Kenneth Bausell, BSN, RN – Division of Medical Assistance
Sara Wilson, CBIS – Alliance Behavioral Healthcare
This session was focused on the Medicaid Home and Community-Based Services TBI waiver program. The purpose of this waiver is to provide rehabilitation services and support through the community to facilitate recovery, promote independence, and community involvement. The goals of the waiver are to
This waiver would cover music therapy, as it is an evidenced-based, person-centered practice that can be used to promote self-sufficiency. Music therapy can be used individually to work on rehabilitation goals, or in a group of caregivers and family members to promote the development of a strong support team. As music is intrinsically motivating, the survivor’s outlook on rehabilitation can be boosted through successful experiences in music therapy.
Art Therapy / Music Therapy
Yael Divon, MSATC – Cary Art Therapy, LLC
Allison Hingley, MM, MT-BC – Atlantic Music Therapy, LLC
Art therapy is frequently used with those who have sustained a brain injury, especially with mild TBIs. Art therapy is a mental health profession that addresses psychological, social, physical, and cognitive issues through creative activities, facilitated by an art therapist. A goal in art therapy is to improve or restore a patient’s functioning and their sense of personal wellbeing (4).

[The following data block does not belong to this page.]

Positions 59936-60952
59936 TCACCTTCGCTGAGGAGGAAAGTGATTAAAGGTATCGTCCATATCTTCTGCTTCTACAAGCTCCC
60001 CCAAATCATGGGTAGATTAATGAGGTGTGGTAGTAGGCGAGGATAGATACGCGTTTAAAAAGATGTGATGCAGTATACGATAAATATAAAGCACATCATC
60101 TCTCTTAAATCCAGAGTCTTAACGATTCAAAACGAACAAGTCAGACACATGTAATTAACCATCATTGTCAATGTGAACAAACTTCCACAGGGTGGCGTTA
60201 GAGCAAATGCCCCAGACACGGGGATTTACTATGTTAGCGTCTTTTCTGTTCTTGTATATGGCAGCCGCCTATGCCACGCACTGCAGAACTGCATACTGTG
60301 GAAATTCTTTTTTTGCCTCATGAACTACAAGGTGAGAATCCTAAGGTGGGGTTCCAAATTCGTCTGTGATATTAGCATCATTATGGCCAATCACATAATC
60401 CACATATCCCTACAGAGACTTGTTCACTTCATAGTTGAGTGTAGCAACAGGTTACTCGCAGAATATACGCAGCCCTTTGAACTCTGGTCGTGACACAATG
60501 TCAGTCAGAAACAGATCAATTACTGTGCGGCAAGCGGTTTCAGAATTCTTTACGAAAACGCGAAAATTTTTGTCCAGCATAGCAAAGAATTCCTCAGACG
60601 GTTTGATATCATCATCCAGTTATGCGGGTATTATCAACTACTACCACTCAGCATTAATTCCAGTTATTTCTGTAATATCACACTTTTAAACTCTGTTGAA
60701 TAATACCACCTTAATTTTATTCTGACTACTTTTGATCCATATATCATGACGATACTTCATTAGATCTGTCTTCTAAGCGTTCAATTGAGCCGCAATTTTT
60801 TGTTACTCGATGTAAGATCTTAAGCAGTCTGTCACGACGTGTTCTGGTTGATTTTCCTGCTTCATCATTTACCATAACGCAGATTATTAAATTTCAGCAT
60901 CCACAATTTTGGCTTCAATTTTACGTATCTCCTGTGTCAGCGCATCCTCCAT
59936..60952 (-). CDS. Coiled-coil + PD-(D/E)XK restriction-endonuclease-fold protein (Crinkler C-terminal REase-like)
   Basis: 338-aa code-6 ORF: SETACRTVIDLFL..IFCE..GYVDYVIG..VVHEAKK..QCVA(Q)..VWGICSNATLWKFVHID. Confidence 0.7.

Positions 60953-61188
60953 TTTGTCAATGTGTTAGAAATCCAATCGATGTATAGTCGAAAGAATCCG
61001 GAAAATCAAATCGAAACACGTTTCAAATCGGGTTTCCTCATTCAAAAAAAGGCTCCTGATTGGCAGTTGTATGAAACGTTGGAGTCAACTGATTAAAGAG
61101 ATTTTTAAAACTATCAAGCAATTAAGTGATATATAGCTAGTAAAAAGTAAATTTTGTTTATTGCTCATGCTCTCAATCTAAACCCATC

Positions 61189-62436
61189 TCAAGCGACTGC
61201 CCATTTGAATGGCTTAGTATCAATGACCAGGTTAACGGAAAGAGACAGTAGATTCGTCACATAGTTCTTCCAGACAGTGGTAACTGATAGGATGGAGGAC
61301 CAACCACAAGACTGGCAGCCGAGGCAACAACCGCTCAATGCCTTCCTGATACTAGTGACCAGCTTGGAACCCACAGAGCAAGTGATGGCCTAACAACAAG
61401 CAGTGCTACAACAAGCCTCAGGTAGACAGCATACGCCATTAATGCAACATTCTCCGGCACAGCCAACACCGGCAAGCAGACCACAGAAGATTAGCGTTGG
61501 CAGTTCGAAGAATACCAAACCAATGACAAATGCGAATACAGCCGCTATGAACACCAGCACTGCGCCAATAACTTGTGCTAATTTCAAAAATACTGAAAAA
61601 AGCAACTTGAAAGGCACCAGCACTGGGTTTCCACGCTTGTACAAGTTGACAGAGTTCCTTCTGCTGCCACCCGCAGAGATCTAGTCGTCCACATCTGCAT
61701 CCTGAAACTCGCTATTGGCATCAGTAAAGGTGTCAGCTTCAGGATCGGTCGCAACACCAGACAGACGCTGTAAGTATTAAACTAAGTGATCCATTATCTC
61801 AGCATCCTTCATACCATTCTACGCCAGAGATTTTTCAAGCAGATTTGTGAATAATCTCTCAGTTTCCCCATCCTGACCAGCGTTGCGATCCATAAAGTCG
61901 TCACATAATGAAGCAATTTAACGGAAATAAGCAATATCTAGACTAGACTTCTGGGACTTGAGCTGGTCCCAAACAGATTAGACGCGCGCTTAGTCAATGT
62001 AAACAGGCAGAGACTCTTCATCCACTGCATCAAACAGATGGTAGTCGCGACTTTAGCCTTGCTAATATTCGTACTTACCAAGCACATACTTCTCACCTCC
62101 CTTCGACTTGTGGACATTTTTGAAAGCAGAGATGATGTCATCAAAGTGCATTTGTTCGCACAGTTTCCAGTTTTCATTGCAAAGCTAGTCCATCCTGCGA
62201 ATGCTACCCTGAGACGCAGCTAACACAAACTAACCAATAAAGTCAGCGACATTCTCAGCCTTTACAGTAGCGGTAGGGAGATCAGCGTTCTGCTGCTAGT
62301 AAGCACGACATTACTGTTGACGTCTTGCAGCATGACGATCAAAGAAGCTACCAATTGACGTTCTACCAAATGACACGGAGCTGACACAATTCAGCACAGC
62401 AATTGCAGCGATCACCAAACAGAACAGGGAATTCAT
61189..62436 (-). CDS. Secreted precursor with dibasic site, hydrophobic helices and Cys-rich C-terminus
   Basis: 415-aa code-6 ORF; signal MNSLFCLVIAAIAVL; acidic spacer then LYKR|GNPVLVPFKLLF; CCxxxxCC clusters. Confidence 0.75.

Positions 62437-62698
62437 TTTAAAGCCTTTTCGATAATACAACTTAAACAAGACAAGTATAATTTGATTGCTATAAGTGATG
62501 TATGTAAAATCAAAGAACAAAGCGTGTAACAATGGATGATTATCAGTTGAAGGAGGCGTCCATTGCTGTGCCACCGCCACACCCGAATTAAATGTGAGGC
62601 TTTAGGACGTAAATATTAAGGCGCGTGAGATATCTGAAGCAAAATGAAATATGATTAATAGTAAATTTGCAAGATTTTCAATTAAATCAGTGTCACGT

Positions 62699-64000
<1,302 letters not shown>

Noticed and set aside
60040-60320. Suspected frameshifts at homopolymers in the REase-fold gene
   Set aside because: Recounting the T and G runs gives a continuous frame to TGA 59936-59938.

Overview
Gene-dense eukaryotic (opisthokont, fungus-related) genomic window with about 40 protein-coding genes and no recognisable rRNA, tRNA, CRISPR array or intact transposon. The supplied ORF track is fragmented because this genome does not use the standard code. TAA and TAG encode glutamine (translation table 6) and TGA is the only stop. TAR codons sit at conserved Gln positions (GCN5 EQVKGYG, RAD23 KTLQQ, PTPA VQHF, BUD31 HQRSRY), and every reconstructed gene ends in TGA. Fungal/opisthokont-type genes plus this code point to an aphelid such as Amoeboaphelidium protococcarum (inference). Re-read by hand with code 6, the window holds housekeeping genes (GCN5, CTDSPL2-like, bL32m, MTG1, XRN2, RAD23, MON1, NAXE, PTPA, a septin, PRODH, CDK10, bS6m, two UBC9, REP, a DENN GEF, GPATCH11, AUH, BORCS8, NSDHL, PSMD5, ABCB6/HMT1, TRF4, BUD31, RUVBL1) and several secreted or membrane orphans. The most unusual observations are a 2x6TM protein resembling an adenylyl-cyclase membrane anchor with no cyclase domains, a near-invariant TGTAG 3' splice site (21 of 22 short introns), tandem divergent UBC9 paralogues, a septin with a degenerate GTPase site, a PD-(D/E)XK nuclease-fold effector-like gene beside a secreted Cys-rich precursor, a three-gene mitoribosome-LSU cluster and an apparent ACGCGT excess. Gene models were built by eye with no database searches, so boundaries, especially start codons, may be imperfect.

Research has shown that the use of music therapy, specifically neurologic music therapy (NMT), can help patients with rehabilitative goals in cognition, sensory, and motor control (5, 6). Neuroplasticity, the ability of the brain to change and create new pathways, is a huge component in rehabilitation of the brain. Because music is processed globally, music helps to create and strengthen new pathways around the damaged part of the brain (7). NMT consists of twenty research based techniques, which address sensorimotor, speech/language, and cognitive goals (8).
If you or someone you know has survived a traumatic brain injury, help is available. To find out more about how music therapy can help in rehabilitation for TBI survivors, or how it can provide support for families and caregivers, contact us!
(1) Traumatic Brain Injury. 2017. Retrieved from: https://www.cdc.gov/traumaticbraininjury/basics.html
(2) Taylor, C.A., Bell, J.M., Breiding, M.J., Xu L. (2017) Traumatic brain injury-related emergency department visits, hospitalizations, and deaths - United States, 2007 and 2013. MMWR Surveillance Summaries 66(9),1–16. http://dx.doi.org/10.15585/mmwr.ss6609a1.
(3) TBI Waiver Draft. 2017. Retrieved from: https://ncdma.s3.amazonaws.com/s3fs-public/documents/files/TBI_Waiver_Draft-for_Public_Comment_2016_01.pdf
(4) What is art therapy? 2017. Retrieved from: https://www.arttherapy.org/upload/whatisarttherapy.pdf
(5) Belin, P., Van Eeckhout, P., Zilbovicius, M., et al. (1996). Recovery from nonfluent aphasia after melodic intonation therapy. Neurology 47(6), 1504–1511. http://dx.doi.org/10.1212/WNL.47.6.1504
(6) Thaut, M.H., Leins, A.H., Rice, R.R., et al. (2007). Rhythmic auditory stimulation improves gait more than NDT/Bobath training in near-ambulatory patients early post stroke: A single blind randomized control trial. Neurorehabilitation and Neural Repair 21(5), 455–459. https://doi.org/10.1177/1545968307300523
(7) Schlaug, G. “Music, musicians, and brain plasticity,” in S. Hallam, I. Cross, and M. H. Thaut, eds., The Oxford Handbook of Music Psychology (Oxford: Oxford University Press, 2008): 197–208.
(8) Thaut, M.H., Hoemberg, V. (2014) Handbook of neurologic music therapy. Oxford: Oxford University Press.
Allison G. Hingley, MM, MT-BC